Dubai, United Arab Emirates, Feb. 24, 2021 (GLOBE NEWSWIRE) — Jetex customers are now able to choose to fly with a reduced carbon footprint from six key global locations following an agreement with Shell. This demonstrates how general aviation service providers can support the International Air Transport Association (IATA) and its commitment to reducing the industry's carbon emissions by 50% by 2050.

Jetex, an award–winning global leader in executive aviation, is fully aware of its responsibility towards the natural environment and to future generations, and pursues a comprehensive environmental strategy.

In today's world, private aviation is a vital global catalyst for growth, providing access to markets, supporting jobs and promoting travel recovery. In addition to its many positive economic effects, though, air transport contributes to the production of carbon emissions. In response, Jetex is working with Shell to offer customers an option to offset the carbon emissions of their air travel. Offsets represent an immediate measure that can be deployed at scale by compensating for CO2 emissions.

Every day, more than 200 aircraft fueled by Jetex take to the sky across the world. Being at the forefront of aviation fuel efficiency, Jetex is determined to reduce carbon emissions to continue developing without devaluing the environment. The new tool allows Jetex customers to calculate their flight emissions associated with the use of jet fuel and reduce them by choosing to invest in environment conservation programs. The programs are certified by international organizations such as the Verified Carbon Standard as well as Climate, Community, and Biodiversity Standard, and include protection or redevelopment of natural ecosystems "" such as forests, grasslands and wetlands "" to lower concentrations of greenhouse gases in the atmosphere. To recognize customers' input, Jetex will be issuing certificates acknowledging individual contributions.

Adel Mardini, Founder & CEO of Jetex, commented: "With private aviation growing, we are even more aware that our future has to be sustainable. Solving the complex issue of climate protection requires a multifaceted response, and offsetting emissions on flights is just one step that we are adopting to reduce our environmental impact. By working with Shell, we have carefully chosen environmental programs to ensure they are proven and deliver CO2 emissions reductions as well as benefits to the communities and local biodiversity."

"We look forward to working with Jetex to help enable their customers to compensate for flight emissions by choosing Shell's high–quality nature–based carbon offsets," said Anna Mascolo, President of Global Aviation at Shell. "Until sustainable aviation fuels and technology are developed at scale, carbon offsets will play a key role in helping the aviation sector achieve net–zero emissions."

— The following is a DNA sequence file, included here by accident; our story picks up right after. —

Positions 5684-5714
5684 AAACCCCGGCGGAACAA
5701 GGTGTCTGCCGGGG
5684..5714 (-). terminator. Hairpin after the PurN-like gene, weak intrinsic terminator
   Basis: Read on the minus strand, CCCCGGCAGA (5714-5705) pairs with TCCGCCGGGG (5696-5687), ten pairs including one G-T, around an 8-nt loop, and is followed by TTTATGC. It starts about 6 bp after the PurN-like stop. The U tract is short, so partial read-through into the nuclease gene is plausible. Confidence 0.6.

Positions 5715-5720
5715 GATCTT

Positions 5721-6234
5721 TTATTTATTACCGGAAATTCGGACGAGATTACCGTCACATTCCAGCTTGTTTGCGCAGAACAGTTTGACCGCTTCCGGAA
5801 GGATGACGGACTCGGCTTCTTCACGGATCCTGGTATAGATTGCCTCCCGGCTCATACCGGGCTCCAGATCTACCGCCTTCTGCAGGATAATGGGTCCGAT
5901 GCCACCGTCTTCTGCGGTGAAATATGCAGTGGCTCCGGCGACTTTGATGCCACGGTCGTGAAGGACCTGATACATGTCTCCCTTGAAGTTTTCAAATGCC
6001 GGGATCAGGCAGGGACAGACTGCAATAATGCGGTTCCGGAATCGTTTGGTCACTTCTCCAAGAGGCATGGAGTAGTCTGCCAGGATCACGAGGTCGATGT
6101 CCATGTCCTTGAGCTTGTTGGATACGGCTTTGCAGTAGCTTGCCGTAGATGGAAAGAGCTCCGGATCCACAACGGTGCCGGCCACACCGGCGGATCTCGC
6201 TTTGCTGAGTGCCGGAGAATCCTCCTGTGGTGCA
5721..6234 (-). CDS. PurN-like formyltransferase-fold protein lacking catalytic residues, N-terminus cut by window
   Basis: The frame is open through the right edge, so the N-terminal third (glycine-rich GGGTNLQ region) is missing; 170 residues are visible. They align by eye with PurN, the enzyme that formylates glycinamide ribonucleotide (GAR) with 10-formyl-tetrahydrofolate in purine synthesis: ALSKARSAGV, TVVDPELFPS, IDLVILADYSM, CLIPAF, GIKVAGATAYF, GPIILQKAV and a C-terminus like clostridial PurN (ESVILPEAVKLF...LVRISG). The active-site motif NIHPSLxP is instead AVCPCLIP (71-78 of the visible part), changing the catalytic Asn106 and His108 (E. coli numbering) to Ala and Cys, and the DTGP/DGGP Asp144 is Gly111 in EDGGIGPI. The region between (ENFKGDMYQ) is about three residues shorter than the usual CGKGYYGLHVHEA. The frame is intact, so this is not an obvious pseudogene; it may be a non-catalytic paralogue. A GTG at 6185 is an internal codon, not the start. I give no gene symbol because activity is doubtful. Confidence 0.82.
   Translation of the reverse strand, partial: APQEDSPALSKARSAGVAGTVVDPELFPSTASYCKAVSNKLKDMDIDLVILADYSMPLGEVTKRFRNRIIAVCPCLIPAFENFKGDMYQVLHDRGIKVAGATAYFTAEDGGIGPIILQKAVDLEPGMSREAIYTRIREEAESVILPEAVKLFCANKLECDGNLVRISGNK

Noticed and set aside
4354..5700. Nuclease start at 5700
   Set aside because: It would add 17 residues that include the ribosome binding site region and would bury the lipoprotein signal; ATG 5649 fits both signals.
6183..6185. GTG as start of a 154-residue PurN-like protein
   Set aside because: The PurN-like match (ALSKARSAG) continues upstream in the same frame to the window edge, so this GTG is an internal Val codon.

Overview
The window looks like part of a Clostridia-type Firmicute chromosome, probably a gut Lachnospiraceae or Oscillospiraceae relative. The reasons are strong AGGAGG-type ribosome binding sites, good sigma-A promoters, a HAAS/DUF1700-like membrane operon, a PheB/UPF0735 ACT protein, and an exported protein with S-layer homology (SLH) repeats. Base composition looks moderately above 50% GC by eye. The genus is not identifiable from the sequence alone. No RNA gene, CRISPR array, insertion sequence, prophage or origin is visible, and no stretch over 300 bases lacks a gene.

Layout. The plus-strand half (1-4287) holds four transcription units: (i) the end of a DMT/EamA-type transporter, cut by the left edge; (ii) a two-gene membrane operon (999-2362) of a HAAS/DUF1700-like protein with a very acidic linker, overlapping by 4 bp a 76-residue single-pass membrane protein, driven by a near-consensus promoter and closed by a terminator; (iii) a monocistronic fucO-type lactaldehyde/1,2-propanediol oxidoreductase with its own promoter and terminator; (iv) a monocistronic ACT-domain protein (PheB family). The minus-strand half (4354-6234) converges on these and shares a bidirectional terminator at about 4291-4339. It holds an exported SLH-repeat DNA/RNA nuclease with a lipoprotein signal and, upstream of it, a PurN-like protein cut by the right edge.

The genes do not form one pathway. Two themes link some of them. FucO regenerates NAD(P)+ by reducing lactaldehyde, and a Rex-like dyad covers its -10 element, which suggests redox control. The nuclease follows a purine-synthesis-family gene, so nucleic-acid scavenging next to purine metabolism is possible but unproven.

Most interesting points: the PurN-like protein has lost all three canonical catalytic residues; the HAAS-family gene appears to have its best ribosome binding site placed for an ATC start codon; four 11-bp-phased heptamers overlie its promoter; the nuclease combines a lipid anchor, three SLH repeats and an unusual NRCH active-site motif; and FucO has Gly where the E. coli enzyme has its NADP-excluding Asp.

The new service is initially offered at Dubai, Paris, Singapore, Dublin, Dusseldorf and Salalah airports, with more locations being added as more of our customers want to lead the way to fly with reduced carbon footprint.

With energy and resource conservation being at the heart of its operations, Jetex is always looking to deliver the best value to its customers globally while helping them to reduce their carbon footprint. The new carbon offset program will provide a sound foundation for further globally orchestrated and genuinely effective environmental protection measures within the private aviation sector.

– END –

About Jetex:

An award–winning global leader in executive aviation, Jetex is recognized for delivering flexible, best–in–class trip support solutions to customers worldwide. Jetex provides exceptional private terminals (FBOs), aircraft fueling, ground handling and global trip planning. The company caters to both owners and operators of business jets for corporate, commercial and personal air travel. To find out more about Jetex, visit www.jetex.com and follow us on Instagram, Twitter, Facebook, and LinkedIn.

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JETEX MAKES FLYING WITH A REDUCED CARBON FOOTPRINT POSSIBLE

Dubai, United Arab Emirates, Feb. 24, 2021 (GLOBE NEWSWIRE) — Jetex customers are now able to choose to fly with a reduced carbon footprint from six key global locations following an agreement with Shell. This demonstrates how general aviation service providers can support the International Air Transport Association (IATA) and its commitment to reducing the industry's carbon emissions by 50% by 2050.